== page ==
This weekend, Notre Dame will participate in Earth Hour by turning out the lights on the Golden Dome of the Main Building and the Word of Life mural on the Hesburgh Library. Earth Hour, which takes place on March 31st at 8:30 p.m., has become an international symbol of support for climate change action.
This year’s Earth Hour will be celebrated by hundreds of millions of people in over 130 countries. Lights will be turned off on such iconic landmarks as the Empire State Building, the Great Pyramids of Giza, the Parthenon, the statue of Christ the Redeemer in Rio de Janeiro, and St. Peter’s Basilica at the Vatican.
“We encourage every member of the campus community to participate in Earth Hour by turning off their lights at 8:30 on Saturday evening and by making a long-term commitment to conserve energy,” said Sarah Misener, Associate Vice President of Campus Services. “Community involvement is essential to achieving our sustainability goals."
“Our participation in Earth Hour reflects our values as a Catholic university,” added Rachel Novick, Education and Outreach Program Manager in the Office of Sustainability. “Climate change disproportionately impacts those who are poor and vulnerable – who have contributed the least to our environmental problems and have the least capacity for adaptation. During this year’s Earth Hour, we are focusing in particular on solidarity with island nations facing enormous challenges due to sea level rise.”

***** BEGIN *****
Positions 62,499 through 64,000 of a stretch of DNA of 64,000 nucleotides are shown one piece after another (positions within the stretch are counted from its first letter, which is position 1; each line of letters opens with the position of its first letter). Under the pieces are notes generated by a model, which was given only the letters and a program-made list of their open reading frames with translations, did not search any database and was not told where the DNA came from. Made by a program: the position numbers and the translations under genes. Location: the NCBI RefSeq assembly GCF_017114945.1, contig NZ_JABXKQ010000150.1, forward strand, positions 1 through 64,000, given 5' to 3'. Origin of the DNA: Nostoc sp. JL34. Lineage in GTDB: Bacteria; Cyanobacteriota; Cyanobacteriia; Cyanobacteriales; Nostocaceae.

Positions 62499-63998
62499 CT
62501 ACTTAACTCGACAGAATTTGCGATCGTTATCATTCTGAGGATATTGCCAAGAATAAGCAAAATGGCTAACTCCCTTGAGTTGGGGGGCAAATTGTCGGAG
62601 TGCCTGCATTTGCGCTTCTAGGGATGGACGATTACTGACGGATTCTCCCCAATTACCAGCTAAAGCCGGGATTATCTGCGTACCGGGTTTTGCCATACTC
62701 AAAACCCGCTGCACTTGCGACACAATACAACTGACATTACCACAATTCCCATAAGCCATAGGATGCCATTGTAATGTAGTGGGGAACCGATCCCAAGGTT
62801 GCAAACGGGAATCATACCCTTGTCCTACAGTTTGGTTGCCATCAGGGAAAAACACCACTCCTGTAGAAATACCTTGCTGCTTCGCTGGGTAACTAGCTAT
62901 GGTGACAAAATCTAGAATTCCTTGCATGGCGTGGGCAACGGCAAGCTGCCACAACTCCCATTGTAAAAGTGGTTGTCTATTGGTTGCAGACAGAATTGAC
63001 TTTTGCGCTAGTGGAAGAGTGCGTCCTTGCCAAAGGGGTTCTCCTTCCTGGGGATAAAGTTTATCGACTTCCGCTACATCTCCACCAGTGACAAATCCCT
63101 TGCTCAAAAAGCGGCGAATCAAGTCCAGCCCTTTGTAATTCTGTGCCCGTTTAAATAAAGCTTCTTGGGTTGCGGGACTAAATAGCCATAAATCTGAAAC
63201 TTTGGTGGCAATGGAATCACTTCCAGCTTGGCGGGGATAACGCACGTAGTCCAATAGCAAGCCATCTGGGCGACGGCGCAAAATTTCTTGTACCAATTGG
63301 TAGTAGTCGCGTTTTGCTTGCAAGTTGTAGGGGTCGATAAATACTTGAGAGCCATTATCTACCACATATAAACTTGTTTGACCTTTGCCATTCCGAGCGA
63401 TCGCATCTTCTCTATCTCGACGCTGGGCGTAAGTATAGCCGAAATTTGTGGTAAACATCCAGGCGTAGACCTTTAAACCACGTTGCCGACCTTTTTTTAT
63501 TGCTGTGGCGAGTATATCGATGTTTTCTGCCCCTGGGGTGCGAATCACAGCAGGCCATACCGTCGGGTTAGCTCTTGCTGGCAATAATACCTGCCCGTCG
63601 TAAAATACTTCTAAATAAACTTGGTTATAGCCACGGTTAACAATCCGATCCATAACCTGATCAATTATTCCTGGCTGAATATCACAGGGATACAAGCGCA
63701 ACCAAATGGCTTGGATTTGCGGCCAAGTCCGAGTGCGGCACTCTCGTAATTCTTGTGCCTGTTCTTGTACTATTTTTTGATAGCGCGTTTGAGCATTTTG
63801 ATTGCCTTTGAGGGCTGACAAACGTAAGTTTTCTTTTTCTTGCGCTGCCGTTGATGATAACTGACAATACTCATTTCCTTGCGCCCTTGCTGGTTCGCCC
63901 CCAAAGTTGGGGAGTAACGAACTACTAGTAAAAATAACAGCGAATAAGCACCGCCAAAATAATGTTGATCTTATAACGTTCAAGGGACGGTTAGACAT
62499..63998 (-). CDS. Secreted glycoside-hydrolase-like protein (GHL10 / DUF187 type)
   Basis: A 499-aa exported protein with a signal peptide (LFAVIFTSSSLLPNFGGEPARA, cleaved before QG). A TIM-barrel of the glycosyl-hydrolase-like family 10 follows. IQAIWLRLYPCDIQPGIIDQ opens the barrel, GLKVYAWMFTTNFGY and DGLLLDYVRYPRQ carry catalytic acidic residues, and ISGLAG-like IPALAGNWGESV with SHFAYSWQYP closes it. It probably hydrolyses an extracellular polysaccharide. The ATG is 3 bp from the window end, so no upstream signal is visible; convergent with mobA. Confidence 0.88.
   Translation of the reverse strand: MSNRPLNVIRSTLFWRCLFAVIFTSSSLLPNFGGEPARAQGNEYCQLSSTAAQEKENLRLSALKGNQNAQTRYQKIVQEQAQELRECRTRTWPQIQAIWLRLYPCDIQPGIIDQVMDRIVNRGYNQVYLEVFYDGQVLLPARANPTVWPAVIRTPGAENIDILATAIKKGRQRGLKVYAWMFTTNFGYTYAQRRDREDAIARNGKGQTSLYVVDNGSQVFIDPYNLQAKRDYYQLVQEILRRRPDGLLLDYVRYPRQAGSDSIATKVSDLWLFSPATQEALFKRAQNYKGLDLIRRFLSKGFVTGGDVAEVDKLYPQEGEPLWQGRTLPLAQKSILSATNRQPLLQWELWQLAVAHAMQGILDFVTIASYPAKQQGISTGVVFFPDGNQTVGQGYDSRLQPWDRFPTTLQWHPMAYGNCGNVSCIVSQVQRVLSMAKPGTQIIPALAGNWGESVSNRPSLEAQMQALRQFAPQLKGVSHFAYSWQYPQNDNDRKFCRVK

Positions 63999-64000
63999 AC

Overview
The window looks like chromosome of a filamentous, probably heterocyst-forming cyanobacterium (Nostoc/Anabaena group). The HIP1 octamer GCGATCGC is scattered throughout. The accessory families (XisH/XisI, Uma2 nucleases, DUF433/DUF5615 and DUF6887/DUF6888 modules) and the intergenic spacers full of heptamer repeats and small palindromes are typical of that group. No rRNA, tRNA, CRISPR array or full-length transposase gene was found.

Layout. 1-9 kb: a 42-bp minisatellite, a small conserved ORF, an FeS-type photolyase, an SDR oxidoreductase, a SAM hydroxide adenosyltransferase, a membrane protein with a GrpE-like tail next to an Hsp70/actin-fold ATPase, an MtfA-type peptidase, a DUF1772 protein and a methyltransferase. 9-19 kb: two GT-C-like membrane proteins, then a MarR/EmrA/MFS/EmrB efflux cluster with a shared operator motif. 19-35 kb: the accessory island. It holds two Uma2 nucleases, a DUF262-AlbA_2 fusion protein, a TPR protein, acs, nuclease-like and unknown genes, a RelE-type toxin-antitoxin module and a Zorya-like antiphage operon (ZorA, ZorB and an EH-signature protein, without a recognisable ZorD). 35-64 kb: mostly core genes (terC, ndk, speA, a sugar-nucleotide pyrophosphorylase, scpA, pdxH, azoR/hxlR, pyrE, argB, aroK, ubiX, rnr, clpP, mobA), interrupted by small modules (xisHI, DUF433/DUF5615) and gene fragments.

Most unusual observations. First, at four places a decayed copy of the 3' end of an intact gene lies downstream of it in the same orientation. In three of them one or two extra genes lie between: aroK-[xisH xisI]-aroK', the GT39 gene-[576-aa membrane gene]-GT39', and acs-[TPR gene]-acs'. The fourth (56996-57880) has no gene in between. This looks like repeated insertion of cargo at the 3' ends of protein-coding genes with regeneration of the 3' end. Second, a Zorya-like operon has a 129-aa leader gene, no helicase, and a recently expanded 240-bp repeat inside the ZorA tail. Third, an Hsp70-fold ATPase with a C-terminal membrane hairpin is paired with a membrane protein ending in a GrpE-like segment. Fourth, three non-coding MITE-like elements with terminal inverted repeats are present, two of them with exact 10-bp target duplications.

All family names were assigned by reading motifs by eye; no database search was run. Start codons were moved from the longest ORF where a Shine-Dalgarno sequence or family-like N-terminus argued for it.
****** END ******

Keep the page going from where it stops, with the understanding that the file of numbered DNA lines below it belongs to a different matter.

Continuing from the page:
The habitability of low-lying island states such as Kiribati, Tuvalu, the Marshall Islands and the Maldives is threatened by sea level rise, and a number of these nations have already begun setting aside funds and initiating negotiations to purchase land in other countries in order to relocate their populations. Citizens of these nations stand to lose their homelands as well as their indigenous cultures.
Earlier this semester, GreeND, the Center for Social Concerns, and the Office of Sustainability co-sponsored a screening of the award-winning documentary Sun Come Up. The film follows the experiences of the Carteret Islanders, a community living on a remote island chain off Papua New Guinea that is forced to relocate due to sea level rise. For Earth Hour, GreeND is continuing the focus on island communities by joining the Hawai’i Club for their annual Lu’au.
“We hope students will take the opportunity to turn off their own lights and head over to the Lu’au this Saturday from 5 to 8 p.m. at Stepan Center,” said Elizabeth Davis, co-president of GreeND. “Sun Come Up gave us an opportunity to see up close the impact of climate change on island communities. On Saturday night, we’re excited to celebrate island culture as we work to preserve it.”